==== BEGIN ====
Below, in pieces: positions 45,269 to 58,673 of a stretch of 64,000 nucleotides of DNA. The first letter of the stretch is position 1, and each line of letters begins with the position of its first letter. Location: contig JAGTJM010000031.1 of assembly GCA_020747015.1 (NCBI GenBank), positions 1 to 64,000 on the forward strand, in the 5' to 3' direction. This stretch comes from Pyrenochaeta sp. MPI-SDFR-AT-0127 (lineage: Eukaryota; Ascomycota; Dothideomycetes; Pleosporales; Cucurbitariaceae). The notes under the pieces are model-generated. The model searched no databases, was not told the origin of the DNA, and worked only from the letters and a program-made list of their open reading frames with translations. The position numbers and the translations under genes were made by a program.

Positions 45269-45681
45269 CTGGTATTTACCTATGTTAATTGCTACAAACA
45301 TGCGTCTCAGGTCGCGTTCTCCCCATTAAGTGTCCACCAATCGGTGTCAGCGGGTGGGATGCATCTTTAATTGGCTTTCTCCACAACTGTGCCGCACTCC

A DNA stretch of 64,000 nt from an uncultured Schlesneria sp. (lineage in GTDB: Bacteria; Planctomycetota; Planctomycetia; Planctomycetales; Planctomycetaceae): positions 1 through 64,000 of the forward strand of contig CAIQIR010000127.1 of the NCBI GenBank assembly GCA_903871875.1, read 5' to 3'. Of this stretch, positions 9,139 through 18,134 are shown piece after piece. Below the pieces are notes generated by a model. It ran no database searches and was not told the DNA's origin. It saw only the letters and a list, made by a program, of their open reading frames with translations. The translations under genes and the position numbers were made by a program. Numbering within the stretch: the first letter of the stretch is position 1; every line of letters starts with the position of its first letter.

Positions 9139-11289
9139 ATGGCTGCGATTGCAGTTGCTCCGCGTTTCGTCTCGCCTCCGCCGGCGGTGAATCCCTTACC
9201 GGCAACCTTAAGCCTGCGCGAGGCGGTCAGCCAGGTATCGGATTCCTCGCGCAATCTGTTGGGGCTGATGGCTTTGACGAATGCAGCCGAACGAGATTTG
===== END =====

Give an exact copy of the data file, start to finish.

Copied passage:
Below, in pieces: positions 45,269 to 58,673 of a stretch of 64,000 nucleotides of DNA. The first letter of the stretch is position 1, and each line of letters begins with the position of its first letter. Location: contig JAGTJM010000031.1 of assembly GCA_020747015.1 (NCBI GenBank), positions 1 to 64,000 on the forward strand, in the 5' to 3' direction. This stretch comes from Pyrenochaeta sp. MPI-SDFR-AT-0127 (lineage: Eukaryota; Ascomycota; Dothideomycetes; Pleosporales; Cucurbitariaceae). The notes under the pieces are model-generated. The model searched no databases, was not told the origin of the DNA, and worked only from the letters and a program-made list of their open reading frames with translations. The position numbers and the translations under genes were made by a program.

Positions 45269-45681
45269 CTGGTATTTACCTATGTTAATTGCTACAAACA
45301 TGCGTCTCAGGTCGCGTTCTCCCCATTAAGTGTCCACCAATCGGTGTCAGCGGGTGGGATGCATCTTTAATTGGCTTTCTCCACAACTGTGCCGCACTCC

A DNA stretch of 64,000 nt from an uncultured Schlesneria sp. (lineage in GTDB: Bacteria; Planctomycetota; Planctomycetia; Planctomycetales; Planctomycetaceae): positions 1 through 64,000 of the forward strand of contig CAIQIR010000127.1 of the NCBI GenBank assembly GCA_903871875.1, read 5' to 3'. Of this stretch, positions 9,139 through 18,134 are shown piece after piece. Below the pieces are notes generated by a model. It ran no database searches and was not told the DNA's origin. It saw only the letters and a list, made by a program, of their open reading frames with translations. The translations under genes and the position numbers were made by a program. Numbering within the stretch: the first letter of the stretch is position 1; every line of letters starts with the position of its first letter.

Positions 9139-11289
9139 ATGGCTGCGATTGCAGTTGCTCCGCGTTTCGTCTCGCCTCCGCCGGCGGTGAATCCCTTACC
9201 GGCAACCTTAAGCCTGCGCGAGGCGGTCAGCCAGGTATCGGATTCCTCGCGCAATCTGTTGGGGCTGATGGCTTTGACGAATGCAGCCGAACGAGATTTG